The Second Sunday after Pentecost

The Second Sunday after Pentecost

June 14, 2020

Morning Prayer – 8:00 AM

Holy Eucharist – 10:00 AM

Evening Prayer – 5:00 PM

The Sunday service sheet is found HERE

Click here to hear “Old 100th” at Westminster Abbey

When it is important enough to do right, the Church of England will usually find her way to Westminster Abbey.  When it is important enough to evangelize the world, we are more often than not invited to join our collective voices to Psalm 100 sung to Ralph Vaughan Williams’s hymn tune Old 100th.  The Nave and chancel are filled to their absolute capacity.  Full organ, tympani, and military trumpets are employed, as people from all tongues and continents raise their collective voice to the heavens, all to the glory of God.   

For why? the Lord our God is good, his mercy is for ever sure;

his truth at all times firmly stood, and shall from age to age endure.

The tune is at once simple and elegant; bold, and yet respectful.  The collective voices stand firmly upon their faith while the tune itself appears to fill the four corners of the earth rather than simply the confines of an ancient abbey church.  The boy choristers sing a descant that not only sends a chill up our spines but joins our voices with angels and archangels soaring high above a sea of beautiful hats.  This, all to the glory of God while pushing the vaulted ceiling higher and higher toward the heavens. 

In that moment, as the redeemed of Christ turn their hearts heavenward, we are given assurance of our favored place in the coming kingdom of God.  For a moment in time, the temporal passes away and the High King of Heaven commandeers us, our souls and bodies for His particular use in this time, in this place, and under His own priority.

Although by our own choice we at times separate ourselves from such heavenly encounters, we thirst for those moments when only our best will do and we are being expected to appear in dress military uniform with ceremonial sabers strapped to our side.  These liturgical expressions of heaven having come down to earth actually do serve a necessary purpose.  They put the world on notice: Touch not mine anointed* and do my prophets no harm (Psalm 105:15).

Yet, before we are gathered in that celebrated manner we are called.  We are called to have authority over unclean spirits, to cast them out, and to heal every disease and every infirmity.  We are called to go forth in the name of Christ.  I would argue that this is where we find ourselves today.  We actually are living under battle conditions in which the trumpets are needed to sound and the sabers are intended to rattle.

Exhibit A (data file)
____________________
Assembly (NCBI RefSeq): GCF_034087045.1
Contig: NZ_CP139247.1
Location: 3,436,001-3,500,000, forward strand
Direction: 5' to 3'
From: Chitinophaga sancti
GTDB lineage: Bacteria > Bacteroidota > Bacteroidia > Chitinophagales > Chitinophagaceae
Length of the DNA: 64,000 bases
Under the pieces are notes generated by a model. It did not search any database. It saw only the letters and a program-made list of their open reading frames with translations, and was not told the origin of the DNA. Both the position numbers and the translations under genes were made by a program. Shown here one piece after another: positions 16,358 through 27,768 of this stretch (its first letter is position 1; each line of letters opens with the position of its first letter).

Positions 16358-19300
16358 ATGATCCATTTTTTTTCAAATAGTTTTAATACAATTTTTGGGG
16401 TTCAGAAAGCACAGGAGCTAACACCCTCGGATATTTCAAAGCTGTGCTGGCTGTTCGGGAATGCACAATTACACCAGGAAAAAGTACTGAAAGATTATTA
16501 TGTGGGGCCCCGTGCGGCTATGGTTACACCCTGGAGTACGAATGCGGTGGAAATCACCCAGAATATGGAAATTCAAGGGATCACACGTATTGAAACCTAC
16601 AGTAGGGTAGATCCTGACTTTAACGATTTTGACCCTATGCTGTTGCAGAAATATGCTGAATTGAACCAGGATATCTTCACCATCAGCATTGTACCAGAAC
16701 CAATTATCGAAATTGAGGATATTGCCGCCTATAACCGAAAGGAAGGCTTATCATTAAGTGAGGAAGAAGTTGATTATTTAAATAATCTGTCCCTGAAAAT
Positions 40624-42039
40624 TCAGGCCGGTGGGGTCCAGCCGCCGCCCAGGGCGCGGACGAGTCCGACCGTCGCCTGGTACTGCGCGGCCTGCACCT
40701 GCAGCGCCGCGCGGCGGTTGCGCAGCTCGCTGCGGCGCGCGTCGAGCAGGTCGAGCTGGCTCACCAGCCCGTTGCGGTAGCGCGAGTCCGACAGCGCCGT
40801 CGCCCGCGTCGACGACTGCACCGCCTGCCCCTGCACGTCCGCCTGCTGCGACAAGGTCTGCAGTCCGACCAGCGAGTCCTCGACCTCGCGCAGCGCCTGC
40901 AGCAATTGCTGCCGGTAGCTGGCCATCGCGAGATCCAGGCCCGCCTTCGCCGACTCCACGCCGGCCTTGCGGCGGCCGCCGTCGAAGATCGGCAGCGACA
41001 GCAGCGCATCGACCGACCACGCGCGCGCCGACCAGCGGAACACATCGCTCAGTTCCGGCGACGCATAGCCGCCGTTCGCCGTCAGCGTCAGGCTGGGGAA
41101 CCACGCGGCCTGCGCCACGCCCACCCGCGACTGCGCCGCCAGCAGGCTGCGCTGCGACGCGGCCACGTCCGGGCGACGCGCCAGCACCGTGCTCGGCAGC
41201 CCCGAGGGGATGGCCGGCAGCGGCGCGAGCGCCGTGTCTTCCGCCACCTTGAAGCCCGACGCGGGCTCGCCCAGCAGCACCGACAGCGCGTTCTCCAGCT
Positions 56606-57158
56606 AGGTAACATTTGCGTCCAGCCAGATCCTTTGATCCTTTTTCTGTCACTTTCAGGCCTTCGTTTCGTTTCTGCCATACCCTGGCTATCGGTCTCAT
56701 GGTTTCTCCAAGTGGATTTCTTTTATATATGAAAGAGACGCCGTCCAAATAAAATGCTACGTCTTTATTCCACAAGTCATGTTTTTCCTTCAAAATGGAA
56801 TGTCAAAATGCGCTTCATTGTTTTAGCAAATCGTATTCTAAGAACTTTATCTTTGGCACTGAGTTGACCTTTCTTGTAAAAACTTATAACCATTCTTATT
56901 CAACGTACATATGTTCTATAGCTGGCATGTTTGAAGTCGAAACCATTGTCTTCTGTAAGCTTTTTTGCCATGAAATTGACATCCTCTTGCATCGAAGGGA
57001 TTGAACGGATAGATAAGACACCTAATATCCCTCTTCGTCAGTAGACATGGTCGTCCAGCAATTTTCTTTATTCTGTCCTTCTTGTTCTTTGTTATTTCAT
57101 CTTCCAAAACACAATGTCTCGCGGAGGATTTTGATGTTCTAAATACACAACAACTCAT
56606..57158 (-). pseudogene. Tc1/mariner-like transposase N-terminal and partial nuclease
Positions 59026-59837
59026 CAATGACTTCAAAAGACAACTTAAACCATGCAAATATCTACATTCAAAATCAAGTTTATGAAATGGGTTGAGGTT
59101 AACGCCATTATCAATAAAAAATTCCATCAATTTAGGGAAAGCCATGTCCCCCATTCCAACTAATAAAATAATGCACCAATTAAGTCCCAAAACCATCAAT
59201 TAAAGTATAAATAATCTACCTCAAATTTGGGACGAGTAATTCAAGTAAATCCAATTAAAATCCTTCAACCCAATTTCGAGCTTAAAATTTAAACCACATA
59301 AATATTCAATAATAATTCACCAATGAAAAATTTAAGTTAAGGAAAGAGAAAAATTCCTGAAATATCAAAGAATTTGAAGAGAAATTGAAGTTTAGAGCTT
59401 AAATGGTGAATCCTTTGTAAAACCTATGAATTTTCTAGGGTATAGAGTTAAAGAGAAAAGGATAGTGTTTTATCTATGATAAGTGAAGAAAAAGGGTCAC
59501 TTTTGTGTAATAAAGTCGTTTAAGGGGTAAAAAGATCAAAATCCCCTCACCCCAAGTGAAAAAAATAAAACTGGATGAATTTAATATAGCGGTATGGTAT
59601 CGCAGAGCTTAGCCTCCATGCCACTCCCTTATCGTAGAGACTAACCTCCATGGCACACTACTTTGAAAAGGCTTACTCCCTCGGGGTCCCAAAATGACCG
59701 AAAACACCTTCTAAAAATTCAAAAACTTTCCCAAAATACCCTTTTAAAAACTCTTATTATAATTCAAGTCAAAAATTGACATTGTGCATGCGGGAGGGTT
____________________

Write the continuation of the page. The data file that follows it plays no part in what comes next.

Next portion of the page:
As the most experienced among us can testify, these are the conditions in which a certain battle fatigue and fog of war sets in.  We don’t have to look very far beyond our beautiful oak doors to identify where it is the healing touch of Christ is needed and expected.   These are exigent times.  Which brings us to the point of the gospel reading today.  Currently, the world is ablaze with disease, discord, disunity, and fear.  There is no better time for the Body of Christ to not only act but be present in the fray.  The mission of the Church and the very reason for our existence is the salvation of souls. 

I intend only for this written homily to encourage you and to strengthen your Christian resolve in the commission entrusted to you.  Let it be said of us that during a world-wide pandemic we concerned ourselves with the salvation of souls.   And on that last great day, when Christ’s kingdom comes down to earth as it is in heaven, we are found to be in battle fatigues with dirty hands but clean hearts.  Let it also be said that although we concerned ourselves with advancing the cross of Christ through these turbulent times, we left not one man or woman on the battle field to fend for themselves.  That we, too, preached as we went along, saying “The kingdom of God is at hand.”

St. Joan of Arc, Mystic and Soldier, 1431

Please know that during their regular June meeting, Vestry approved the plan for inviting the return of public worship  while following State and Diocesan guidelines for social distancing and contact tracing.   The plan was forwarded to a Diocesan task force today for their review and approval.  As soon as we hear of our Diocesan’s approval to the plan, we will send out an Invitation to Public Worship at Christ Church brochure that articulates the exact manner in which we will invite the making of our Holy Communion while maintaining safe distancing under Governor Murphy’s Phase I reentry orders.  You may be assured that every recommendation was taken quite seriously by your rector, wardens and Vestry.  We look forward to sharing that invitation with you.

Holy Eucharist is the manner in which we ask God to change ordinary bread and wine into the Body and Blood of Christ.  It is how we ask God to change us into the Body and Blood of Christ.  My concern as your priest reaches much farther than the protection of your body, it rest firmly on the salvation of your souls.  There is a state of grace that we are all invited to traverse, inhabit, and remain within as the battle rages on.   May we stand firm in our faith and may we never again allow the secular to define the reach of the sacred.

In the peace of God, which passeth all understanding;

Fr. Brian K. Burgess